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An autobiographical graphic novel about terrorism, family and Serbia’s dark history

In 1975 Nina Bunjevac’s mother fled her marriage and her adopted country of Canada and took Nina back to Yugoslavia to live with her parents. Peter, her husband, was a fanatical Serbian nationalist who had been forced to leave his country at the end of World War II and migrate to Canada. But even there he continued his activities, joining a terrorist group that planned to set off bombs at the homes of Tito sympathisers and at Yugoslav missions in Canada and the USA. Then in 1977, while his family were still in Yugoslavia, a telegram arrived to say that a bomb had gone off prematurely and Peter and two of his comrades had been killed.

Nina Bunjevac tells her family’s story in superb black-and-white artwork. Fatherland will be recognised as a masterpiece of non-fiction comics, worthy to stand beside Persepolis and Palestine.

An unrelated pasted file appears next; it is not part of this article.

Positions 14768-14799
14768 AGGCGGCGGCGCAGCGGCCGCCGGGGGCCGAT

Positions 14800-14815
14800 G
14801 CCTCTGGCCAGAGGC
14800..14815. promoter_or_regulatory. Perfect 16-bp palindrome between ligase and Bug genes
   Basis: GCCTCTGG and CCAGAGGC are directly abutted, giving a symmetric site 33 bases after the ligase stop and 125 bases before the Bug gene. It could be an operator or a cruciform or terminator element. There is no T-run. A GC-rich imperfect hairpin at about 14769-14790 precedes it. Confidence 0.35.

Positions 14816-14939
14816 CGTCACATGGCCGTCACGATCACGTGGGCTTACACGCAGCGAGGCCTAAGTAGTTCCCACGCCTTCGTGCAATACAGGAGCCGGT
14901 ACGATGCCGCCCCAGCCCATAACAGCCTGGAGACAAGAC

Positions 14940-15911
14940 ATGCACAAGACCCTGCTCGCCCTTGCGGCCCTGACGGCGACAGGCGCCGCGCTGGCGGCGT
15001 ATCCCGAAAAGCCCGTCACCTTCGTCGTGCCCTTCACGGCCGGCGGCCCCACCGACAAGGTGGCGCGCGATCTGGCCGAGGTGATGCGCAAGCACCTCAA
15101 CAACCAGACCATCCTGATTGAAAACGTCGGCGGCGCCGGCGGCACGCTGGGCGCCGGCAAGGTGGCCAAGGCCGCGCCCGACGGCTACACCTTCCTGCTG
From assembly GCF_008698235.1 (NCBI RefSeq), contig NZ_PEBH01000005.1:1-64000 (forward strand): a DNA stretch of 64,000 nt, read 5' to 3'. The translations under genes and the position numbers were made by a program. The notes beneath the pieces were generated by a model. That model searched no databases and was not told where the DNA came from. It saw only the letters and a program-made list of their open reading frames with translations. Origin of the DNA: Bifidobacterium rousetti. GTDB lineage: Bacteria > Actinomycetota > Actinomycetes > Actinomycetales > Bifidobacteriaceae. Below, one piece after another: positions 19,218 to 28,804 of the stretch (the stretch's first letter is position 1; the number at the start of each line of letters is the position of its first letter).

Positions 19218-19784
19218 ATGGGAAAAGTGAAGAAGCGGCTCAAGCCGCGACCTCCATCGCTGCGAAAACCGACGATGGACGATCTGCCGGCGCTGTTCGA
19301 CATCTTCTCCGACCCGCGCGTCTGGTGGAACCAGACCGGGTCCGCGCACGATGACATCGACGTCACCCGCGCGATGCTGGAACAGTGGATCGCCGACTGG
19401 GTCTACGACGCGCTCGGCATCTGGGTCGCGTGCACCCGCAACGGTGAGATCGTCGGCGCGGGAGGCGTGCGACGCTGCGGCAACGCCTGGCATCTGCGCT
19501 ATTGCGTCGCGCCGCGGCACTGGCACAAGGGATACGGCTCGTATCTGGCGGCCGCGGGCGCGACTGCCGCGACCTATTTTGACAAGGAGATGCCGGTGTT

Heartfelt and extremely… It’s [Bunjevac’s] drawings that really lift Fatherland up… This is history, but it’s also as vividly immediate as any headline.

Rachel Cooke, Observer

A terrific piece of work.


A poignant memoir and a fine introduction to the Balkan’s troubled 20th century.

James Smart, Guardian

A powerful piece of both biography and history as it traces the darkest shadows of Yugoslavian nationalism as played out in her own family story.

Teddy Jamieson, Glasgow Sunday Herald

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Formats & editions

  • Hardback


    September 1, 2014

    Jonathan Cape

    156 pages

    RRP $42.99

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